skip navigation , health centers and clinics , search , accessibility statement , Página en español ,
Contra Costa Health Services


A Project Update From The Contra Costa County Tobacco Prevention Project

June/July 2005

The Contra Costa County Tobacco Prevention Project has released a policy paper: A Tool for Reducing Youth Access to Tobacco: The Tobacco Retailer License. The paper recommends that cities adopt a licensing ordinance for tobacco retailers and demonstrates how the implementation of a tobacco retailer licensing ordinance reduced the illegal tobacco sales rate to minors from 37% to 7% in Contra Costa's unincorporated areas. For a copy of the paper, call 925-313-6214 or find it online at

The Country Village Homeowner's Association Board in Martinez recently voted to make its common area recreational grounds smoke-free. Residents and their guests will not be able to smoke around the pool, on the tennis courts or in the barbeque area. "This is one way condo associations can protect families from secondhand smoke exposure," said Jim McCauley, one of the approximately 400 residents there who will be affected.

The American Lung Association of the East Bay has been awarded funding to pursue smoke-free housing in Contra Costa, Alameda and Solano counties. In Contra Costa, the project will focus on working with tenants of a subsidized housing development to advocate for smoke-free housing policies, for example designating a portion of the apartments smokefree. To learn more about the project, call Serena Chen at 510-893-9008.

Supervisor John Gioia joined members of Empowerment Through Action, Richmond Police Explorers and Lt. Ron Berry to survey advertising in 17 Richmond stores. The group found a proliferation of alcohol and tobacco ads inside stores as well as outside. All stores that sold tobacco were in compliance with the City's ordinance requiring tobacco to be placed behind the counter, but alcohol products were easily reached. ETA will present the findings of its walkaround to the Richmond City Council on June 21 (and ask for the Council to consider revising its sign ordinance and adopting a tobacco retailer licensing ordinance). For more information, call Charlotte Dickson at 925-313-6216.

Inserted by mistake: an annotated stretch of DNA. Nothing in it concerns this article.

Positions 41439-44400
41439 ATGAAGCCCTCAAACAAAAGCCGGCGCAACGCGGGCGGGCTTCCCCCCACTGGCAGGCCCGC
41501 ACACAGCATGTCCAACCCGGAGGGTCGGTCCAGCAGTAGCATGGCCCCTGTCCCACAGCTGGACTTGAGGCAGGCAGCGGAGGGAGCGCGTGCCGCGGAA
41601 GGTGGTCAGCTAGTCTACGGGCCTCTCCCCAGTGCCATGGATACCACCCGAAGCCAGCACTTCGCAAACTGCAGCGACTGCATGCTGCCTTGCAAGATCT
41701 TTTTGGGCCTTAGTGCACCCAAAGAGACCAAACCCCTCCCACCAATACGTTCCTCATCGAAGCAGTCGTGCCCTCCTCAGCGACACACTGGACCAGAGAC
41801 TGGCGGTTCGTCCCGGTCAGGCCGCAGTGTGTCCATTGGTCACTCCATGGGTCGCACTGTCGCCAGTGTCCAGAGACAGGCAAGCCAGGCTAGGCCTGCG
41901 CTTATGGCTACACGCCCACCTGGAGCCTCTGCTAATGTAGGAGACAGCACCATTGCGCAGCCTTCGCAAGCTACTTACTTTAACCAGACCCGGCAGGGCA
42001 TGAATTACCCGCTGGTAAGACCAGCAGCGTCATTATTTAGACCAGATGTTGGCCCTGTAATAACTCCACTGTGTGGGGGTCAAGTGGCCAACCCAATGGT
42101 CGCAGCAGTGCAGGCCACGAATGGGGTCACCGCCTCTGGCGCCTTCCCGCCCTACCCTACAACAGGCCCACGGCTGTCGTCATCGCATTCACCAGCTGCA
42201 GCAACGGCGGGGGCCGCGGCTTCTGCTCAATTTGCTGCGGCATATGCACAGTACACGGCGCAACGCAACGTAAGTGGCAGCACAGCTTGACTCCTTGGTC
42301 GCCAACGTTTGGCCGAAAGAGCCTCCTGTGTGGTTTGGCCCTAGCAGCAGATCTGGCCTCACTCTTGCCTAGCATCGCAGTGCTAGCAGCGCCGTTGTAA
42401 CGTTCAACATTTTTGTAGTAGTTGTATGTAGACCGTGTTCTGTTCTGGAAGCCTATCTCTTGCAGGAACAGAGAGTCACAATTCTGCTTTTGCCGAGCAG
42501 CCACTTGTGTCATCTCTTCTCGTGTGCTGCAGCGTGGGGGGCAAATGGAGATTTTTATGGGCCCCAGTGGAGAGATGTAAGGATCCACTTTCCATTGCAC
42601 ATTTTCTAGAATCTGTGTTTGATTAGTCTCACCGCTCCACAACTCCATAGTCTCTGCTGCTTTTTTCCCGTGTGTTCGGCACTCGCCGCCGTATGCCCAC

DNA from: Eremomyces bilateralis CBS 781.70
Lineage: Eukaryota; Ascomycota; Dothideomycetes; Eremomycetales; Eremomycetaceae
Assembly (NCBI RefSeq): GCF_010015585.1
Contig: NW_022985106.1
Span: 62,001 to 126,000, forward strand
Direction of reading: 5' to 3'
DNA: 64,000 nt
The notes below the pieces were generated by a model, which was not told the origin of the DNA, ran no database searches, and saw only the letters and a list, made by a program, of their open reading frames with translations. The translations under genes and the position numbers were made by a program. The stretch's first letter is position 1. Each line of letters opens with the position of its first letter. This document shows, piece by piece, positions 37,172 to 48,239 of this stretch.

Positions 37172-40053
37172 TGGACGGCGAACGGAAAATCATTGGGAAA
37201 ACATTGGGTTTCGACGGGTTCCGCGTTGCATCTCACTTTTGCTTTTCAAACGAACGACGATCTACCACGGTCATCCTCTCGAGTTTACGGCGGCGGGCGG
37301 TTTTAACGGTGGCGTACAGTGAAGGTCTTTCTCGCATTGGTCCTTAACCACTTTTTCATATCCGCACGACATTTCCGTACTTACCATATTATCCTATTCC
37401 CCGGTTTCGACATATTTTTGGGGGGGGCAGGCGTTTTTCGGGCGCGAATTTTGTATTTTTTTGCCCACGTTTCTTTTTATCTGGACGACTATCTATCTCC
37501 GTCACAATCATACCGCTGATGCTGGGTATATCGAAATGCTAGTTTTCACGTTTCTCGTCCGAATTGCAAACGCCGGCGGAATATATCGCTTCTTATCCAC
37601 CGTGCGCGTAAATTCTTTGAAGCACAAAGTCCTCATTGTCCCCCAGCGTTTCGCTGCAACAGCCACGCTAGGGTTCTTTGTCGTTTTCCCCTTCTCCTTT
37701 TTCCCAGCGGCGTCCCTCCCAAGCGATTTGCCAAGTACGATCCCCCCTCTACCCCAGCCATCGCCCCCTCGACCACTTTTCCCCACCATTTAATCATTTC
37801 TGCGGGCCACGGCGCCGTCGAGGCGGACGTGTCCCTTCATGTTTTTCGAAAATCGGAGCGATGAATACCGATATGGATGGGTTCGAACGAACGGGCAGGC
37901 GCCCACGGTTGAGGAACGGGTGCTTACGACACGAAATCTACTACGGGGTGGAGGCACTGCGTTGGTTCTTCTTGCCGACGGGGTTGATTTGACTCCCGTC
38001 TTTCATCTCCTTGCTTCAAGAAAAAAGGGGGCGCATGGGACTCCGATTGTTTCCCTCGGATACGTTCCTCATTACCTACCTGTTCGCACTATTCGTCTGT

Former Contra Costa resident Laurie Comstock is organizing a rally in Sacramento on Saturday, July 9, to protest and call attention to California Gov. Arnold Schwarzenegger's cigar tent. A similar protest, held on Valentine's Day, received national attention. The July rally was prompted by a May interview between Fox 40 News' Chris Wallace and Schwarzenegger. The governor was asked about a bill that would force him to take down his smoking tent where he entertains legislators. "As long as I am at the capitol I will be smoking my stogies down there and I will be having people down their smoking stogies... Just remember one thing, they can be passing all the bills they want. There is one person who has to sign it. That's me," the governor said. The rally will be on the South Steps of the Capitol from 11 a.m.- p.m. For more information, email or call 916-686-2043. To send a letter describing your position on taking down the Governor's "butt hut," go to

Promoting Smokefree Families Collaborative Meeting
Topic: Smokefree Health Care Campuses and Families

Tuesday, June 28 10 a.m. - noon George Miller Center 300 S. 27th St. Richmond

Tobacco Prevention Coalition
Tobacco Retailer Licensing in Contra Costa Cities

Thursday, July 28 10 am - noon
40 Douglas Drive, Suite 101, Martinez
For information and to RSVP call 925-313-6214

Three prenatal care clinics in Contra Costa County are currently implementing protocols to reduce pregnant women's exposure to secondhand smoke and to promote cessation among pregnant women. Providers at the Richmond Health Center, Antioch Park and Brookside Community Health Center, Richmond and San Pablo, have received training and materials through the First 5 funded Smokefree Families Project to include the intervention in their clinic practice. As a result of the intervention, pregnant smokers receive tailored cessation counseling and those exposed to secondhand smoke receive counseling and materials. For more information, contact Sylvia Taqi-Eddin at the Tobacco Prevention Project, 925-313-6218.